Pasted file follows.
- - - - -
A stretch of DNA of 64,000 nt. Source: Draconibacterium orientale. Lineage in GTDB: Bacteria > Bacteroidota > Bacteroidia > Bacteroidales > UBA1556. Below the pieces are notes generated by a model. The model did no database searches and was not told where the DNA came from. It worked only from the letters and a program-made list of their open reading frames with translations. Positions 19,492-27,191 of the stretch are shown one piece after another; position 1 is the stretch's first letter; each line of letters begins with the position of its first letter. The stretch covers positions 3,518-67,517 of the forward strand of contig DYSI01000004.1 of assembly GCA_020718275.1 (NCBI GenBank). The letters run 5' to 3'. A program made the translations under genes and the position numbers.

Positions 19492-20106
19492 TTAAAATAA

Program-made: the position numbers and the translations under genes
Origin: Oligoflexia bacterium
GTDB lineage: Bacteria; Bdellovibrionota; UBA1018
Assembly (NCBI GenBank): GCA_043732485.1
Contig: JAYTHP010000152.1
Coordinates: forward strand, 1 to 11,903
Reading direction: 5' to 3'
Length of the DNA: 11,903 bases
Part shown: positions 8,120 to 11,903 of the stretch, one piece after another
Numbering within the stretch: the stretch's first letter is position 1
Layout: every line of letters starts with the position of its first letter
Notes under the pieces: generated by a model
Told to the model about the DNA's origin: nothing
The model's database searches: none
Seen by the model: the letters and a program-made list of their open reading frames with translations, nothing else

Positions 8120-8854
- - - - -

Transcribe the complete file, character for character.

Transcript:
A stretch of DNA of 64,000 nt. Source: Draconibacterium orientale. Lineage in GTDB: Bacteria > Bacteroidota > Bacteroidia > Bacteroidales > UBA1556. Below the pieces are notes generated by a model. The model did no database searches and was not told where the DNA came from. It worked only from the letters and a program-made list of their open reading frames with translations. Positions 19,492-27,191 of the stretch are shown one piece after another; position 1 is the stretch's first letter; each line of letters begins with the position of its first letter. The stretch covers positions 3,518-67,517 of the forward strand of contig DYSI01000004.1 of assembly GCA_020718275.1 (NCBI GenBank). The letters run 5' to 3'. A program made the translations under genes and the position numbers.

Positions 19492-20106
19492 TTAAAATAA

Program-made: the position numbers and the translations under genes
Origin: Oligoflexia bacterium
GTDB lineage: Bacteria; Bdellovibrionota; UBA1018
Assembly (NCBI GenBank): GCA_043732485.1
Contig: JAYTHP010000152.1
Coordinates: forward strand, 1 to 11,903
Reading direction: 5' to 3'
Length of the DNA: 11,903 bases
Part shown: positions 8,120 to 11,903 of the stretch, one piece after another
Numbering within the stretch: the stretch's first letter is position 1
Layout: every line of letters starts with the position of its first letter
Notes under the pieces: generated by a model
Told to the model about the DNA's origin: nothing
The model's database searches: none
Seen by the model: the letters and a program-made list of their open reading frames with translations, nothing else

Positions 8120-8854